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SCOTUS Day 3: Individual Mandate is Toast; What about the rest of the law? - Open Thread

http://youtu.be/GZSAdDF2bUo

http://youtu.be/ayzj03cbpRQ

Justices poised to strike down entire healthcare law

'Plane Wreck' for Obama Administration

Judge Napolitano: Justice Kennedy’s Questioning of Health Care Bill May Prove to Be a Bad Day for Government (Thanks to JohnPhillipSousa for the video). Day 3 tomorrow.

[Politico] Conservative justices attacked the heart of President Barack Obama’s health care law Tuesday, expressing deep skepticism that the government can force Americans to buy insurance. On the second day of oral arguments, the Supreme Court grappled for two hours with that central element of the landmark legislation: the so-called individual mandate. However, through their comments and questions Tuesday, the justices signaled they may defy those expectations.

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It would be nice to have a supreme court that was unbiased

I heard the tape yesterday from Ginsburg's "questioning". She basically starting arguing the government's case for the solicitor general who was doing such a bad job. She said "Correct me if I am wrong, but ..."

Then you have Scalia on the other side of the spectrum. He argued previously (in Gonzales v. Raich) that the federal government could use the commerce clause to regulate growing marijuana in your own home for your own consumption. Now he thinks this healthcare act is an over reach of the commerce clause.

It would be nice to have a supreme court that was unbiased.

We all want progress, but if you're on the wrong road, progress means doing an about-turn and walking back to the right road; in that case, the man who turns back soonest is the most progressive.

-C. S. Lewis

Or libertarian. Or even consistent.

I could go on - trust me.

That's classic Scalia.He's a

That's classic Scalia.

He's a "conservative" and not a "constitutionalist"

and I like using "quotes" to annoy "people".

It's not "annoying" me.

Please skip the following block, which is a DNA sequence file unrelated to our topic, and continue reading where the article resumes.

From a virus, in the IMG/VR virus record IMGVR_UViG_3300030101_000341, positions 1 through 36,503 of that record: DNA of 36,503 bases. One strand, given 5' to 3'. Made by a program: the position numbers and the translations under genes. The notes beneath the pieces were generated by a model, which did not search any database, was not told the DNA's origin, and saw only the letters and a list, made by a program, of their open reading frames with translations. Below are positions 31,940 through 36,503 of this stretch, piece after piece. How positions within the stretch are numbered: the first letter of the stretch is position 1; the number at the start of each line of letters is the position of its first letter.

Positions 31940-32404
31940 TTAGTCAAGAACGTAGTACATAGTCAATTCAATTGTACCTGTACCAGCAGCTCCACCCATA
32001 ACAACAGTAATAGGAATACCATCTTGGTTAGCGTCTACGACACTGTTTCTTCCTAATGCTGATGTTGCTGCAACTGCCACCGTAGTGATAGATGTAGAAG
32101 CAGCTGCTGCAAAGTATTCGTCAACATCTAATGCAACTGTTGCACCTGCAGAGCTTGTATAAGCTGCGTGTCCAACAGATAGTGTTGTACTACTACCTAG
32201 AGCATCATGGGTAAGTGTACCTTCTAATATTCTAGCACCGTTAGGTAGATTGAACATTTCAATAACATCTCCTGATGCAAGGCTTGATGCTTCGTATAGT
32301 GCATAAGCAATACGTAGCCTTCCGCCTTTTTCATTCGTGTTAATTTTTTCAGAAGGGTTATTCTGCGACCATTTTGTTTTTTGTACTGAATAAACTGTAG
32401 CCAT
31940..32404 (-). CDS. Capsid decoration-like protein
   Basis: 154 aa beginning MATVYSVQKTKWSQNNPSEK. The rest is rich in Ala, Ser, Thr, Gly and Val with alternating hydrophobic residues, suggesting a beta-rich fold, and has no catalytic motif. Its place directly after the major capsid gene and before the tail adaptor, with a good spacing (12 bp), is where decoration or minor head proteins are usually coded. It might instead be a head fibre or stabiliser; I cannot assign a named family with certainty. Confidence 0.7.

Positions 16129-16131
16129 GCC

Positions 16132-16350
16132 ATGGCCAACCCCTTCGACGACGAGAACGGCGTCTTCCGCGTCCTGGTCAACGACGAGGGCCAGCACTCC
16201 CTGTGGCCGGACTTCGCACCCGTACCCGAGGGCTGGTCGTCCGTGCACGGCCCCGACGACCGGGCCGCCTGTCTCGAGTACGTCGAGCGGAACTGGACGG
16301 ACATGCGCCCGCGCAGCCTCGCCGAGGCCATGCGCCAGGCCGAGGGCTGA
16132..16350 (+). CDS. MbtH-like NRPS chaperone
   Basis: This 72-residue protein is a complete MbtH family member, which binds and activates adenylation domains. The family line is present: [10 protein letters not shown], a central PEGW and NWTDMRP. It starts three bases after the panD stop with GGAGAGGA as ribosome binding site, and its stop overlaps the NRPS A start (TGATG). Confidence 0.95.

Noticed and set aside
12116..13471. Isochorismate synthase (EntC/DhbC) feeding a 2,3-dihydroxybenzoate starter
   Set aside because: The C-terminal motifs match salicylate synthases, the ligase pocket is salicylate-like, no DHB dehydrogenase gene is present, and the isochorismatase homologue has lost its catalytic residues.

It's not "annoying" me.

They should strike down the

They should strike down the mandate, leave the rest of the law intact, and let Congress decide what to do with it. If they were to "salvage" it like Ginsburg wants to do, that would be legislating, and that's not their job.

If the law has a severability clause, then the only proper thing to do is strike down provisions which are in controversy in the court and are unconstitutional, leaving the remainder intact.

Yes, this creates a pig's breakfast of the health care industry. That's Congress's job to fix it.

It has no severability

It has no severability clause. I do not understand what the discussion is about. Surely some congress critters might have voted against the bill if it did not contain the individual mandate. I remember some saying as much. It is not up to the Supremes to decide whether congress would have wanted just the parts of the bill that They deem okay. If part goes, the whole must go.

Ĵīɣȩ Ɖåđşŏń

"Fully half the quotations found on the internet are either mis-attributed, or outright fabrications." - Abraham Lincoln

Yeah I just figured that out

Yeah I just figured that out a few hours ago. It surprises me of all the people they had working on it, nobody thought to put a severability clause in it.

The "rest of the law" which the media is talking about,